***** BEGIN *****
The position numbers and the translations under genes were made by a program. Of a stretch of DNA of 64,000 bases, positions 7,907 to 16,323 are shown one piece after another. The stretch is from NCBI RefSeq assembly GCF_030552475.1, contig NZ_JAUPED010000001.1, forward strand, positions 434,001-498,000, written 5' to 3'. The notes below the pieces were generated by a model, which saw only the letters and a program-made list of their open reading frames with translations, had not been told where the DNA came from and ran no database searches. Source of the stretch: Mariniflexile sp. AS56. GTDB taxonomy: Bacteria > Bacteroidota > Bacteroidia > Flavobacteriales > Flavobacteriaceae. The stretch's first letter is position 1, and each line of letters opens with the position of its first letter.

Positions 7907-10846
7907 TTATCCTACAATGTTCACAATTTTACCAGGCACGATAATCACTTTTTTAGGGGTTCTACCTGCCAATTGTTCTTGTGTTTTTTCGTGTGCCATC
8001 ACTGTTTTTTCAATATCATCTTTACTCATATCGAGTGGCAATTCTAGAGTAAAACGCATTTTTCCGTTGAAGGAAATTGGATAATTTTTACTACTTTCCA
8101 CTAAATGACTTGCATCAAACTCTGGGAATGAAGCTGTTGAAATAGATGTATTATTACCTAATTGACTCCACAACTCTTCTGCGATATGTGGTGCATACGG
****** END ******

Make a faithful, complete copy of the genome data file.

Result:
The position numbers and the translations under genes were made by a program. Of a stretch of DNA of 64,000 bases, positions 7,907 to 16,323 are shown one piece after another. The stretch is from NCBI RefSeq assembly GCF_030552475.1, contig NZ_JAUPED010000001.1, forward strand, positions 434,001-498,000, written 5' to 3'. The notes below the pieces were generated by a model, which saw only the letters and a program-made list of their open reading frames with translations, had not been told where the DNA came from and ran no database searches. Source of the stretch: Mariniflexile sp. AS56. GTDB taxonomy: Bacteria > Bacteroidota > Bacteroidia > Flavobacteriales > Flavobacteriaceae. The stretch's first letter is position 1, and each line of letters opens with the position of its first letter.

Positions 7907-10846
7907 TTATCCTACAATGTTCACAATTTTACCAGGCACGATAATCACTTTTTTAGGGGTTCTACCTGCCAATTGTTCTTGTGTTTTTTCGTGTGCCATC
8001 ACTGTTTTTTCAATATCATCTTTACTCATATCGAGTGGCAATTCTAGAGTAAAACGCATTTTTCCGTTGAAGGAAATTGGATAATTTTTACTACTTTCCA
8101 CTAAATGACTTGCATCAAACTCTGGGAATGAAGCTGTTGAAATAGATGTATTATTACCTAATTGACTCCACAACTCTTCTGCGATATGTGGTGCATACGG